Cutting frozen wood...

Post in 'The Wood Shed' started by Slow1, Jan 12, 2010.

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  1. Slow1

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    Ok, I've seen plenty of talk about the benefits of splitting frozen rounds. How about cutting up frozen logs? Is this a problem - i.e. does it cause excess wear on the chain or anything of that sort or is it a complete don't care?

    I have three logs sitting there waiting to be cut up (red oak) and may get a chance to spend some quality time with them this weekend but it has been well below freezing for the last few weeks - should I go ahead and cut them up or just split what has been cut already and wait for them to thaw out in a couple months? I'd rather get them cut up just to get them out of the way if all other things are equal...
     
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  2. billb3

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    Just keep your toes and fingertips warm.

    I've never seen a difference. Bar oil might be a little thick until your saw warms the resevoir up if you keep the outside in the cold.
    I take my oil and saw in the night before sometimes. Unecessar, IMO, but I do it just the same. Not much else to do outside in this weather. Sunlight is valuable.
     
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  3. quads

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    I do it almost everyday. The frozen wood might dull the chain a little quicker, but I have never noticed a big difference. The main thing is don't let your chain touch the frozen ground. That will dull it in a big hurry.
     
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  4. Slow1

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    Thanks for the replies!

    re: toes and fingers warm - I learned long ago that if you keep your core body good and warm the fingers and toes tend to keep warm too as long as they are not exposed or wet. Keep moving and active and dress for the conditions. Now this may be one time I don't mind the warmth of the chaps - during the summer they sure felt hot right quick but somehow I don't think I'll be sweating nearly as much.

    re: frozen ground dulling chain - I can't imagine it is any worse than hitting the ground any other time. Just don't do it eh? Although you do get me wondering a bit - when I was splitting rounds that were in the same area they were stuck to the ground and pulled up some dirt with them. Not a problem when splitting but it won't be easy to just wipe away when I roll the log for final cut. I may just have to keep something around to wack at the frozen mud where I plan to cut.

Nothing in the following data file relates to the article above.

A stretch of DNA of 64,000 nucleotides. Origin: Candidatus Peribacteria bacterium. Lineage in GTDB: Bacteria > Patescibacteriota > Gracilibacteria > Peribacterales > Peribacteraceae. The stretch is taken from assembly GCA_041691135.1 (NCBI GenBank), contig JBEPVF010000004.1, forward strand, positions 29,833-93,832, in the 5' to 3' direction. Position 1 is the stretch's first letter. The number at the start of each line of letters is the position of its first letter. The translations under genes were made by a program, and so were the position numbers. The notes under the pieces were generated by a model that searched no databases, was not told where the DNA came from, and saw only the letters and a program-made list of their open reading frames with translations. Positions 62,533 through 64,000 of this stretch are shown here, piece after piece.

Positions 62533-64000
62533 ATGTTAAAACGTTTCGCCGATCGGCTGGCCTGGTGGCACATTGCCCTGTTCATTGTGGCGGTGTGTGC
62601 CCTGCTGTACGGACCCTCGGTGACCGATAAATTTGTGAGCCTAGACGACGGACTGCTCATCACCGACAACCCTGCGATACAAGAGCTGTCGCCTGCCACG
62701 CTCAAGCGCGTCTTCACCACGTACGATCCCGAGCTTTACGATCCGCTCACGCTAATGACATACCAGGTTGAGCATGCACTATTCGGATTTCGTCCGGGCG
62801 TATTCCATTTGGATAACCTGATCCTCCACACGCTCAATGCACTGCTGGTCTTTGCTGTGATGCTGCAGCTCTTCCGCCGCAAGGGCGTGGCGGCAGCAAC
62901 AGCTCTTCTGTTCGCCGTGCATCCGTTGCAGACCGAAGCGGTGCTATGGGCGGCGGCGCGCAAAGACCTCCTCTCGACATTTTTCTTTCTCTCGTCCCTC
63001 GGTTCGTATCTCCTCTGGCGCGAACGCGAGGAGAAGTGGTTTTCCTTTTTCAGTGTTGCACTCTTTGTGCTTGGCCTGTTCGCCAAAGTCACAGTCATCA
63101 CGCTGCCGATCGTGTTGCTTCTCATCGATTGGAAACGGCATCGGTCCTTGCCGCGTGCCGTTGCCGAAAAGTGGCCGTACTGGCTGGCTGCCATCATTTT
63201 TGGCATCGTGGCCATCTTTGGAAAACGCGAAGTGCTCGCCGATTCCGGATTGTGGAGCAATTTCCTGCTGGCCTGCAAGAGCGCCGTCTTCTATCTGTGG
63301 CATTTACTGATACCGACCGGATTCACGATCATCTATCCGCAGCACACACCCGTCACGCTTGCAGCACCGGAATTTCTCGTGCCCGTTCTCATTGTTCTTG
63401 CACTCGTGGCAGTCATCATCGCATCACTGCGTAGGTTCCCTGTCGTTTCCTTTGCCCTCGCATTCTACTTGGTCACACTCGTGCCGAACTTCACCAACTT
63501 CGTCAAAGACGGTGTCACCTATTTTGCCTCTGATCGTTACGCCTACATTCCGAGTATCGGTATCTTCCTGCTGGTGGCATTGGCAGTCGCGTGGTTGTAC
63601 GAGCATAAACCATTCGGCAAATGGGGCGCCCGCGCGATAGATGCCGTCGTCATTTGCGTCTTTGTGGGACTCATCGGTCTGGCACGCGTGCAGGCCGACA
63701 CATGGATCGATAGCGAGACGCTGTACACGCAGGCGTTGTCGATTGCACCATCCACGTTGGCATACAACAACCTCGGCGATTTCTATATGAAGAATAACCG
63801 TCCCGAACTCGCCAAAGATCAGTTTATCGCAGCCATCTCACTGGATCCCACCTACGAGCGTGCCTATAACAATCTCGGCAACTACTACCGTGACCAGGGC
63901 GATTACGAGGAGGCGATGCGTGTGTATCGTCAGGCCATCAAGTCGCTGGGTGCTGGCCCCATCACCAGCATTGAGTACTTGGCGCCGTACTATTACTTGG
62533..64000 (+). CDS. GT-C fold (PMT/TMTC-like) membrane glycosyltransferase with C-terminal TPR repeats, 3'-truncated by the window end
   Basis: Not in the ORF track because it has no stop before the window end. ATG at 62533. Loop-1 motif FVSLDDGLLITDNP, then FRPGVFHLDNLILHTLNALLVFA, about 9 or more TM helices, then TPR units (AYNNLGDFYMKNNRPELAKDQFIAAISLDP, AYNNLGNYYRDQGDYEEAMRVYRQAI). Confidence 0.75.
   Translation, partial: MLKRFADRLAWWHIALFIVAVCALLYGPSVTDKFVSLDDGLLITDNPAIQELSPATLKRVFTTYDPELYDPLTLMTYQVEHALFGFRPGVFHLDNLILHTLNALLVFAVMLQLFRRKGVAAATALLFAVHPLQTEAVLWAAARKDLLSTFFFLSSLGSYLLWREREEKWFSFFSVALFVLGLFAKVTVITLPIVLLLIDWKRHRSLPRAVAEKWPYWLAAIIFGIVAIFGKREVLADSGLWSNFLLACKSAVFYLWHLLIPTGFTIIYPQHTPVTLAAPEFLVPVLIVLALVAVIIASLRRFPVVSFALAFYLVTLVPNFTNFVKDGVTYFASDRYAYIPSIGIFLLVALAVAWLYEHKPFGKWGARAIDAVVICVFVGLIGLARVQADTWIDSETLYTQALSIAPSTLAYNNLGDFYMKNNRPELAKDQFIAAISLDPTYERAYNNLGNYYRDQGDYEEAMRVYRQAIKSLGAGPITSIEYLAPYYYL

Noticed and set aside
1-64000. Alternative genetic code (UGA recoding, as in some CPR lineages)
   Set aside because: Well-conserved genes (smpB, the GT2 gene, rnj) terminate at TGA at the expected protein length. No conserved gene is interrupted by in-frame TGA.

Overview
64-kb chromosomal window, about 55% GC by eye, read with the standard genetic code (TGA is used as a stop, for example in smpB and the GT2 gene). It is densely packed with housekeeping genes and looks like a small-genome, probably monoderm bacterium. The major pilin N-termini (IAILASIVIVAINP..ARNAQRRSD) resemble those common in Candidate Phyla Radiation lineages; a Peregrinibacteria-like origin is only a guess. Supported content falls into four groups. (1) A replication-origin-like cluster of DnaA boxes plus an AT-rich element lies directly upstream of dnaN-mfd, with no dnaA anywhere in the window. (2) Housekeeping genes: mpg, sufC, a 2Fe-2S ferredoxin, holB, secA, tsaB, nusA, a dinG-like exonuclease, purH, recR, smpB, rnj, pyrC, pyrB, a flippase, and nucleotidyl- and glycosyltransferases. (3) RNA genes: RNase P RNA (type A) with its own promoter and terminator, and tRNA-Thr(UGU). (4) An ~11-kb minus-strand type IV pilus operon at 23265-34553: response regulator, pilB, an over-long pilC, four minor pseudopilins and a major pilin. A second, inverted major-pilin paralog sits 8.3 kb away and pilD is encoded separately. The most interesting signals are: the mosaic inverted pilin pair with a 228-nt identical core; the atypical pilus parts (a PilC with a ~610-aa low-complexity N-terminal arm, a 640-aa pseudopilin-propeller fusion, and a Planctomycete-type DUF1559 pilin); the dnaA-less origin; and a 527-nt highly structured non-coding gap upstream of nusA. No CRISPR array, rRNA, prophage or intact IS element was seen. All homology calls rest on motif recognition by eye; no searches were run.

I hope my "honey-do" list isn't too long this weekend... as pointed out daylight is in short supply so I can't exactly get up early and get at them before breakfast like I could during the summer.
     
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  5. SolarAndWood

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    Smack the frozen mud with a maul and most of it will come off.
     
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  6. smokinj

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    I cut frozen cant really tell any deference.
     
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  7. wendell

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    I agree with quads, it will cut the same but the chain does seem to dull a little quicker.
     
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  8. CrawfordCentury

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    Me neither. First year cutting I didn't use winter grade bar oil and it seems like your chain is duller. But it's not.
     
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  9. smokinj

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    +1 Dulling doesnt seem to be any quicker but I am slower to change the chain or sharpen it when it very cold out. I will just grap another saw.
     
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  10. quads

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    You're right, hitting the ground anytime isn't too good for the chain! Of course, frozen ground is more like hitting a rock though, it's not as forgiving as plain old soft dirt.
     
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  11. Backwoods Savage

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    As for the bar oil, I keep a can of it indoors in winter so when I go out to cut wood it is not thick as it would be left out in the cold. Sometimes I've even taken the saw indoors overnight.
     
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  12. savageactor7

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    I've never noticed any difference either.
     
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  13. Hurricane

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    Same here no difference.
     
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  14. CrawfordCentury

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    Which is another good reason to cut in winter time. Having 2' of snow on the ground is a nice buffer against rocking out.
     
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  15. DiscoInferno

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    Last time I cut in temps below freezing after letting the saw sit outside the bar oil was like molasses and the chain seized in the bar repeatedly. But the actual cutting was fine.
     
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  16. wood spliter

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    Use a lighter oil like 5/30 when its cold. Ice should not effect the blade only hitting the ground.
     
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